Storming the Leavenworth Polls, Part One

The Howard Committee

The Howard Committee

The Free State Party held a referendum on December 15. Voters would make their wishes known on the Topeka Constitution  and the black law. They came out decidedly in favor of both. In some other place the story might end there, but one couldn’t just vote in territorial Kansas; the proslavery party had a reputation to maintain. While they didn’t make the kind of effort that accompanied the elections for the Assembly of Kansas back in March, nor come again so soon as they had to Lawrence, they couldn’t let the election pass completely unmolested.

The polls in Leavenworth opened about nine in the morning at a house on Cherokee Street, votes received through a window. Everything went well until noon, or one o’clock. Then, according to judge of the election George H. Keller,

while the election was going on, Captain Charles Dunn came there and ordered us to desist. I told him I reckoned not. he commanded me, under the authority of the territorial laws, to desist immediately. I told him not to be too fast; that I did not think we would desist. He said we should, and then called his men, and they rallied around, and he then demanded the ballot-box.

Keller had to know where this would end. A proslavery man, apparently an officer in the territorial militia, came to free state polls and demanded they close up and give over their ballots. When refused, he called up a band of friends and insisted. Keller refused all the same. Dunn

then seized the sash of the window where we had been receiving votes and pulled it out, and all his party and himself came through the window into our room. They were armed with guns, revolvers, and bowie knives.

Tearing out a window and coming through with your belligerent friends had to make an impression. The proslavery men might have expected to find three judges of the election and a clerk or two. They found one judge, Keller, and a clerk and grocer named George Wetherell. Another judge missed the excitement by having gone home for lunch, but the third, Adam Fisher, apparently got the lead out in short order. Keller soon lost track of Wetherell in “the great crowd.”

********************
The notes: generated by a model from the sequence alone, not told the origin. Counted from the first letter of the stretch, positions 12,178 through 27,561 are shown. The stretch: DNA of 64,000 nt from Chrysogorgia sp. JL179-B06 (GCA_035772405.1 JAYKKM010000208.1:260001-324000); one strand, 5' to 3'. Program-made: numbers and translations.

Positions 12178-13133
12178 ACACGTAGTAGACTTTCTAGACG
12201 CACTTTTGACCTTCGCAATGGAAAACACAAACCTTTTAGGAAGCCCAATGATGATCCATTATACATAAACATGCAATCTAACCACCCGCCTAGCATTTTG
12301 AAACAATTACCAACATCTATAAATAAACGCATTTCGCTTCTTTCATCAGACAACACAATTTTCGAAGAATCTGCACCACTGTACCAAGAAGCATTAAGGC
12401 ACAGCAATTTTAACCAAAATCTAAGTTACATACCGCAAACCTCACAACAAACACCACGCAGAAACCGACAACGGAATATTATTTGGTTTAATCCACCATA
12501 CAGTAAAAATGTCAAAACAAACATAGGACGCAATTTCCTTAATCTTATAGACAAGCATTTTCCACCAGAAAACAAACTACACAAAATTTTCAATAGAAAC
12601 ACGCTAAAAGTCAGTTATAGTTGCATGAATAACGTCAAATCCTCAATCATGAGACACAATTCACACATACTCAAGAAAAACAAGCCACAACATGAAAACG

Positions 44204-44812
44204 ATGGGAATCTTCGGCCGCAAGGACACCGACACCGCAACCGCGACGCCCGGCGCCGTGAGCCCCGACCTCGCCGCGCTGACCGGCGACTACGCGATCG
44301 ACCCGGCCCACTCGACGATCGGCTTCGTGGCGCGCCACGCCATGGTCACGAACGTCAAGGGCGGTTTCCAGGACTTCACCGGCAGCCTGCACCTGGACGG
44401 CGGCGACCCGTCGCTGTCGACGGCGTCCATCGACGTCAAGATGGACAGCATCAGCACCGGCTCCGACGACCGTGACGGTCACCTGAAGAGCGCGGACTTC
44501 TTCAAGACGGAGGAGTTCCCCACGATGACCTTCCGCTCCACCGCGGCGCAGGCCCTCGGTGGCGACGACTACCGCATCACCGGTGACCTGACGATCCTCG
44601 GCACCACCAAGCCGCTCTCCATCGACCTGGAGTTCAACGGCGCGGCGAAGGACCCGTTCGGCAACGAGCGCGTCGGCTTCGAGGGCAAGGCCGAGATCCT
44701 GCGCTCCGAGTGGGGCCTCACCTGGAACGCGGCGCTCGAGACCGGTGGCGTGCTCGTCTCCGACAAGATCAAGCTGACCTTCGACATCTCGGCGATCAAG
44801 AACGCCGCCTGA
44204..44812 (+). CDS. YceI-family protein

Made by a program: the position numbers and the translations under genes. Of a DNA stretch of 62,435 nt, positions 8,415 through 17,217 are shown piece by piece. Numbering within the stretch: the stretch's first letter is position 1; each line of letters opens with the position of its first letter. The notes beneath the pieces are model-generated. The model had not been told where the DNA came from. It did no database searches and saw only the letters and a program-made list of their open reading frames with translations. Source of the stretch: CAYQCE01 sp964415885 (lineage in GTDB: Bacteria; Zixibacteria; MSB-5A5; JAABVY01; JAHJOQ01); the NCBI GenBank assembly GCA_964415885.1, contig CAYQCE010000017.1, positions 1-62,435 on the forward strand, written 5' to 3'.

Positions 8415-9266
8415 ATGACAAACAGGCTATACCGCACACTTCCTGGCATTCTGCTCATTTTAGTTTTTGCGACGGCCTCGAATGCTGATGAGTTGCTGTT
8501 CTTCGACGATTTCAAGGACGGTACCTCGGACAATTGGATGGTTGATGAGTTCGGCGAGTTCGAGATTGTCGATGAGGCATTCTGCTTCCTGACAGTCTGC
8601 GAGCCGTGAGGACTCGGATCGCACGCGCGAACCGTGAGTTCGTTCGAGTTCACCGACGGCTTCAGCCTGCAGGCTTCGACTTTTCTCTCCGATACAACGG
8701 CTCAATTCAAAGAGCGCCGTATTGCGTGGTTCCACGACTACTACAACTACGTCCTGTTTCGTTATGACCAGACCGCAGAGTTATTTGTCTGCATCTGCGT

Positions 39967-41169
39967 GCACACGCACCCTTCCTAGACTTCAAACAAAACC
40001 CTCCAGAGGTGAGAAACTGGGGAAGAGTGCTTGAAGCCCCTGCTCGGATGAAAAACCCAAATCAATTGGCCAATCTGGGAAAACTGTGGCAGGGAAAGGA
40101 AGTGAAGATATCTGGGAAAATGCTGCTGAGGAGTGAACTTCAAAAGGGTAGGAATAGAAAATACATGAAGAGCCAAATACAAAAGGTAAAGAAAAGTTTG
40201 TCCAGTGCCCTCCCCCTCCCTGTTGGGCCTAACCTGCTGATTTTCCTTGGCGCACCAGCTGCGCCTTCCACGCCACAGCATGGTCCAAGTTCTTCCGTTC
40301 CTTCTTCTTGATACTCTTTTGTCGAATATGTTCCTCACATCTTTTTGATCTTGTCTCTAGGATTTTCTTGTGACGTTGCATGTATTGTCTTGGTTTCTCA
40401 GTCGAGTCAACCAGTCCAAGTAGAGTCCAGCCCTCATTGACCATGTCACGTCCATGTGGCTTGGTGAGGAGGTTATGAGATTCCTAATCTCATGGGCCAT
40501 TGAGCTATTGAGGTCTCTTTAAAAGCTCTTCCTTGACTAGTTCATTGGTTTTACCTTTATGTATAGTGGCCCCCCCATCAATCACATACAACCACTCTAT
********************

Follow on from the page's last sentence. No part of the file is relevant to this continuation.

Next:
Wetherell could not lose track of himself, though he might have wished to for a while. On Dunn’s grand entrance

The judges rushed out into the next room, in the same building, and made their way out and made off. In the hurry of the moment, I snatched up the ballot-box and followed them. I threw the ballot-box behind a counter in the adjoining room as I passed out.

Dunn and company either didn’t see, or chose not to see, Whetherell drop the box. Dunn caught up and

caught me [Wetherell] by the throat and pushed me up against the outside of the building, and demanded the ballot-box. I do not exactly remember my reply, but I think I told him I had not got it, but did not tell him where it was. He then struck me in the mouth with his fist, and another person struck me on the right side of the face. I either fell or was pushed down into the sand, the crowd at the time rushing on to me. They jumped upon my head and back, and kicked me in the side.

 

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